Blash Presents at Healthcare Information and Management Systems Society Annual Meeting

Blash with his colleagues.Dr. Anthony Blash, College of Pharmacy, and colleagues presented a session titled “Differentiate Your Skill Sets From Others: Earn a Professional Certification” at the Healthcare Information and Management Systems Society (HIMSS) Annual Meeting in Orlando, Florida. The conference and session were attended by Belmont Pharmacy students Jae YI, CAHIMS, Corey O’Nan, Michael Nixon, CAHIMS, and Dominic Paolella.

DNP Students Attend Student Policy Summit in Washington, D.C.

Smith and Porter in front of the Capitol building in Washington, D.C.Belmont University Doctor of Nursing Practice (DNP) students Carleigh Smith and Jordan Porter recently attended the American Association of Colleges of Nursing (AACN) Student Policy Summit in Washington, D.C. During the three-day conference, Smith and Porter were immersed in didactic program sessions focused on the federal policy process and nursing’s role in professional advocacy. Additionally, they were able to visit the office of Tennessee Senator Lamar Alexander and representatives from the Senate Health Education Labor and Pensions (HELP) committee. The experience gave Smith and Porter the opportunity to learn more about the influences that policy advocacy has on the country’s health care system.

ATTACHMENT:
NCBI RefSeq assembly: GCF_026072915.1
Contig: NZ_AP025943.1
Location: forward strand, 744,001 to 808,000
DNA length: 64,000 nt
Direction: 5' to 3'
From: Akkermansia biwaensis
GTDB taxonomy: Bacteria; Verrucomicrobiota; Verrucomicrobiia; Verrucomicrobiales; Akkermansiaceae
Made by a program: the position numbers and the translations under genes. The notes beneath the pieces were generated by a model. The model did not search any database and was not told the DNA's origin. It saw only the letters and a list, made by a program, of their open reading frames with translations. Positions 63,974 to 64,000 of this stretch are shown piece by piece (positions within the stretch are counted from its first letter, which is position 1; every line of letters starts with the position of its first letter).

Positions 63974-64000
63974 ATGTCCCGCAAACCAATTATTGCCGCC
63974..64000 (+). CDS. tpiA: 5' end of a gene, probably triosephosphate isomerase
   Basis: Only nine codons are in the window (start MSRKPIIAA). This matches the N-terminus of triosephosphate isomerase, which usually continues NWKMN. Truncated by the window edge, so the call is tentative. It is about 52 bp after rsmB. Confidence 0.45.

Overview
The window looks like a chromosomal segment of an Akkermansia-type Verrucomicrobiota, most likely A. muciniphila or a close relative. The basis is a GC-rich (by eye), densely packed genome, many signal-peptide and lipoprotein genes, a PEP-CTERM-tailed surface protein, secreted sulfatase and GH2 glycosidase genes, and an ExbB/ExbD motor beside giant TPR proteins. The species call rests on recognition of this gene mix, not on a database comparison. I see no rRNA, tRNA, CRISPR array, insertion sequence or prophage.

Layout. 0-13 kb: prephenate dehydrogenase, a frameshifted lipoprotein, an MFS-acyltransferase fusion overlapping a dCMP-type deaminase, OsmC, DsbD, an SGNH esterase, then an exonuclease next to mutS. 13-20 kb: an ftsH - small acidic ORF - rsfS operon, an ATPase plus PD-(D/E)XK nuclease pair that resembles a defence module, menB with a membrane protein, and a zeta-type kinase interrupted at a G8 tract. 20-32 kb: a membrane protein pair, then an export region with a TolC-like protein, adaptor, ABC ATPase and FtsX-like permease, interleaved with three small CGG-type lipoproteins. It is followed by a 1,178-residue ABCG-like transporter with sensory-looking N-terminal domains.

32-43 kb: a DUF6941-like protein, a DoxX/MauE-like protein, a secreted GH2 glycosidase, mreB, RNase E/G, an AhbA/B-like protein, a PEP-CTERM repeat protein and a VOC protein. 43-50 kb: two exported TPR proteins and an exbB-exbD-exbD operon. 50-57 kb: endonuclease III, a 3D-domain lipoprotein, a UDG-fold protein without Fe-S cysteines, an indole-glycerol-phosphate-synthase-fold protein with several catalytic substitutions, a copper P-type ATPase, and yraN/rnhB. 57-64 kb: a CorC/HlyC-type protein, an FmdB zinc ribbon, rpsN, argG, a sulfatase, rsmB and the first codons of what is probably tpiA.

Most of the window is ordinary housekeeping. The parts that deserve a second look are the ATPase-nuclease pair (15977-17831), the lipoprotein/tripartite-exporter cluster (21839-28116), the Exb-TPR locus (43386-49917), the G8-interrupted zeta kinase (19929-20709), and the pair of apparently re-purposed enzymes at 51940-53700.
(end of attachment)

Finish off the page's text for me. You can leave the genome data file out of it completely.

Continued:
“As a graduate student in Belmont’s BSN-DNP program, I fiercely believe it is my ethical duty to advocate for the advancement of health in Tennessee and nationwide,” Porter said. “As reforms take place in our healthcare system, nurses at all levels of education must be seated at the table and understand the health policy process to ensure the delivery of safe, high-quality care for all Americans. This opportunity is a testament to Belmont’s commitment to investing in its graduate nursing students as leaders and advocates in our present and future healthcare system.”

“The wonderful opportunity to participate in the AACN Student Policy Summit enabled me to look outside the clinical focus of FNP training and experience the broader, policy-focused influences that shape healthcare in our community,” Smith added. “As a future DNP, I hope to continue to work towards advocating for my community on a policy level. This summit gave me the building blocks to get started.”